Monday, June 02, 2014

Mike's Story Part 38: Blowing That Joint

By Jenna Orkin    

   January 2, 2007
   9:30 a.m.

   Mike calls. 

   "Have you got [his outpatient psychiatrist's] number? Please tell me you have her number. I don't have it and they won't let me have a pen; this is a psych ward. But if I have a psychiatrist, they'll let me out today. Otherwise I have to stay here.  I just want to get out of here."

I have the number.  "Is there someone I can call with it so I don't have to sit here all day waiting for them to call?"  (The reception on my cell phone is elusive.) 

"Hold on a second." He goes off. In the distance I hear him tell everyone around, "Don't hang up the phone; don't hang up the phone."

He comes back. "Are you still there?"


"OK. Hold on."

Somehow he's gotten a hold of a pen with which he takes the number.

11:30 AM

"They're keeping me 'til tomorrow. They want to make sure the lithium is working. There's this woman who's been chanting for four hours and she's parked right outside my room. Oh God."

"What would happen if you just asked her nicely to stop?"


"Do you want me to come at one?"

"No, come at six like you did yesterday."

"I'm allowed to bring you food. Do you have any special requests?"
He thinks... "A Snickers bar."

   8 p.m.

I've learned the hard way why they tell you to call half an hour before coming to visit; I wasn't allowed in as the ward was too crowded.

At least Officer A. took the Snickers bar, promising to give it to Mike.

Ray's going to call around 8:30, after I was supposed to have left. Mike can't call him because Ray’s cell phone has a forbidden exchange.
   January 3, 2007 
   11:00 a.m.

   "I'm getting out! They're letting me out at twelve fifteen, twelve thirty."
   "Do you want me to come get you?"
   "If you can, that would be great. Bring the knapsack so I can put this stuff in it.

I've got to get out of here. I've seen things.... It's like a Freddy Krueger movie. I'm never coming back here...."  I imagined he was alluding to people being put in restraints, his greatest fear.

"Last night a woman spread feces on the walls of my room."

   I left for Bellevue where I headed for the Information desk. They called the Emergency Psych Ward who said that Mike had left.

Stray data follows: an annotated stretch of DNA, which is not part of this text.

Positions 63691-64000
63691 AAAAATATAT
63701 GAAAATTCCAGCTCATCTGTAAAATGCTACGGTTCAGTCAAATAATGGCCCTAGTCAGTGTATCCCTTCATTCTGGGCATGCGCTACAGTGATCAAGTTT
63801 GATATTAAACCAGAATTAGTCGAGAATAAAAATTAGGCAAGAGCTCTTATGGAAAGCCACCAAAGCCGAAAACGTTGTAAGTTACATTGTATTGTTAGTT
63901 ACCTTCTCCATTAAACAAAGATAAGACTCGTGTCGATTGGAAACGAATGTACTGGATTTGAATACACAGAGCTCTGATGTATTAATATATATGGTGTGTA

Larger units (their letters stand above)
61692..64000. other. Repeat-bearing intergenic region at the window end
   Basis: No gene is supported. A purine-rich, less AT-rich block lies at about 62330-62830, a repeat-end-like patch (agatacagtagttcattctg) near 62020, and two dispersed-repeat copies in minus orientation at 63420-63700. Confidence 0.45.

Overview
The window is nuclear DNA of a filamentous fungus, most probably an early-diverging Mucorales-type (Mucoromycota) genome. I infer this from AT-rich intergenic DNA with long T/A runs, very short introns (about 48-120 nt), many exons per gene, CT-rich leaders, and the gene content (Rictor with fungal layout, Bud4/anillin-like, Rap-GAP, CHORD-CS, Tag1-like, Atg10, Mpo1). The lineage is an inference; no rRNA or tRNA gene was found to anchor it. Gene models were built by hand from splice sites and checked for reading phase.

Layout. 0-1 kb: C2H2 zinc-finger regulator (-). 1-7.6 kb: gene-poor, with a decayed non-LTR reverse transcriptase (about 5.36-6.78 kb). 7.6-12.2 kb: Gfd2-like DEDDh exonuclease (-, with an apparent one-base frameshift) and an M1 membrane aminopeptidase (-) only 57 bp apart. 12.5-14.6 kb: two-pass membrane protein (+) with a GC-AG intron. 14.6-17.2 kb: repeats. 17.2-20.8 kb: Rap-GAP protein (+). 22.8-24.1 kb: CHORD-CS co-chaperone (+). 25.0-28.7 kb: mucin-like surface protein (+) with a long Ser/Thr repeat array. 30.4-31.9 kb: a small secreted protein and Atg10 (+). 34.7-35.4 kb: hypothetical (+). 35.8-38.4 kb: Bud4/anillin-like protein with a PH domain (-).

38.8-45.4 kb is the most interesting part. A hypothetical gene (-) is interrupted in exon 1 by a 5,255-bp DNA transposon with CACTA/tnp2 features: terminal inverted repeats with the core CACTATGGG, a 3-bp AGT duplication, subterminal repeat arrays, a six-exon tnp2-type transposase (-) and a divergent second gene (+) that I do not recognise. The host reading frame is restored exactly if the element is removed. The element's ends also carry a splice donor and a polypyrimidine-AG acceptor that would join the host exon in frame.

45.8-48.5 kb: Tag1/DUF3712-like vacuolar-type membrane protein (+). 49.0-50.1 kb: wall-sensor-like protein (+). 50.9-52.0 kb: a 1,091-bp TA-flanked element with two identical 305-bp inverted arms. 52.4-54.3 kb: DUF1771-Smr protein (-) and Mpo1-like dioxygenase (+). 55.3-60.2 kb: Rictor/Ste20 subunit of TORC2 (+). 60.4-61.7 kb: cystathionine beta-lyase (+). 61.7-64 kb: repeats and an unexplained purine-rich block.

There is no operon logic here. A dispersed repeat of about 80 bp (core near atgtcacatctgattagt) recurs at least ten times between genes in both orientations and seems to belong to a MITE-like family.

"Damn," I thought. "He probably had had enough and went home, knowing I would figure it out."  I went home too, stopping to shop on the way. If he was going to act on whim, so was I.

   Three messages on my answering machine: "It's 12:15, I'm out front...." "It's 1:00; I'm going to wait 'til hell freezes over."  "It's 1:30; I've been sitting here two hours."
  We sorted out the snafu - he'd waited so I could pay for his prescription (his inheritance still hadn't come in and we weren't sure it would) -  and forty-five minutes later he showed up, bearing a shopping bag full of clothes that Bellevue provides to inmates when they leave.
"Are they usable?" I asked.

"Yes; these are keepers."

His cheek was covered in three days' stubble. He was tired, shaken.

"I guess if I've taken the subway in grungy sweats, no shave, carrying a brown paper bag, that makes me a New Yorker, huh?

I saw things... You ate as quickly as possible; one man was doing his bulimic thing next to me as I had breakfast. Then there was the woman taking a dump on the stretcher. I don't know how people stand to work there.

I'm never going back there. It's Skinnerian treatment, the way they do with dogs and it works. There were some people.... they ain't never comin' back. The nurse said to me, 'You never left.'

And I had to listen to fifteen hours of The Honeymooners. You couldn't change the channel. They had hours of game shows, infotainment; one of the Olsen twins weighs 85 pounds.
But I managed to help an eighteen-year-old black boy. I gave him hope.

And this morning's rounds were cool. The head doctor - I forget her name - asked me, 'Would you mind giving us twenty minutes of your time? I want these people to understand what the government can do to journalists.'

I said, 'If I can help someone.'

All those doctors knew who I was. Some of them had looked me up on Google but they all knew how good a journalist I was.

They knew about the sexual harassment stuff too. One guy said, 'Yeah, I saw that; it was bullshit.'

And they understood when I said I wanted to go out in a Valkyrie blaze of glory."

   I wondered what, exactly, they understood:  Did the desire fit on one of their checklists for "danger to self or others?"  For surely, their "understanding" did not merely indicate a sympathetic viewpoint.   If it did, God help their patients.
And they knew Gary Webb. They asked me if I knew him.